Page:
The craziness of December is finally coming to an end and now we embark upon the hope of a new year. I have been stealing quiet moments over the past week to reflect upon the challenges of the past year and the lessons I have learned from them. I always savor this last week of the year because I seem to find more time than usual to open my mind to new possibilities and small revelations. I am also able to take advantage of my holiday gifts, which almost always revolve around comfort; new soft blankets on the couch, fluffy slippers on my feet, a silk sleep mask and heated massage cushions for my back. I meditate more often and regain the clarity of a still mind.
But the true challenge of the New Year is figuring out how tranquility can actually become something enjoyed all year, as opposed to just during vacations. I have been paying close attention this week to something known as “self-talk.” It is all the judgement that you pass on yourself every moment of the day. Much of it has become automatic, so you don’t even realize the negativity you put on yourself until you take a step back and become aware of these patterns in everyday thinking. I found myself erecting barriers that don’t exist outside of my own mind which have made it harder for me to simply live a life of reduced stress and challenge.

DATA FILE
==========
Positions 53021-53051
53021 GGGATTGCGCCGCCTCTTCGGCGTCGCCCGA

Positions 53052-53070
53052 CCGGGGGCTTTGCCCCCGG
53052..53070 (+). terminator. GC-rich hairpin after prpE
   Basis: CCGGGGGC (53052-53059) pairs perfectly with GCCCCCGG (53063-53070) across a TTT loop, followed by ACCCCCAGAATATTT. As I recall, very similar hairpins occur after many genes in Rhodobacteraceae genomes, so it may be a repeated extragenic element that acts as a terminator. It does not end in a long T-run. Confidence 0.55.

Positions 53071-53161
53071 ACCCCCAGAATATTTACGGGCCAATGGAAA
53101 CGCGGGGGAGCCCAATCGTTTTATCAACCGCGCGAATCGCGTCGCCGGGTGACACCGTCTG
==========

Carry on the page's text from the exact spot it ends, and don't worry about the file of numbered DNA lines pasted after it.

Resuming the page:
What I am realizing quickly is that there is much catastrophizing going on in my head in regards to future events to come. This shouldn’t be much of a shock to me, as this is essentially the definition of anxiety. And what’s furthermore even less shocking is the realization that it’s always worse in my own head than what actually happens in real life. I have survived many difficult times in my own life that I never could have even dreamed of. This small revelation is one that should be taught as early as preschool and repeatedly reinforced; you can’t control everything so stop trying. And beyond that, you are much stronger than you give yourself credit for; you will handle what’s coming.
I have heard over the last few months that this blog resonates with people; especially those who understand the struggle of anxiety. If I have made one life better by putting into words that fight, then I have succeeded. The continuum of angst is a long one and there are people on all parts of that spectrum from “not easily bothered” to “living in constant panic.” But I truly believe that all of us can benefit from listening to the voices in our own heads; they have become automatic and you might be surprised at what you find when you truly listen. My quest is for what our culture has deemed impossible, constant peace. But I continue, because I believe it exists as other cultures have found it. Cheers to the New Year and everyone finding their own version of peace in 2018.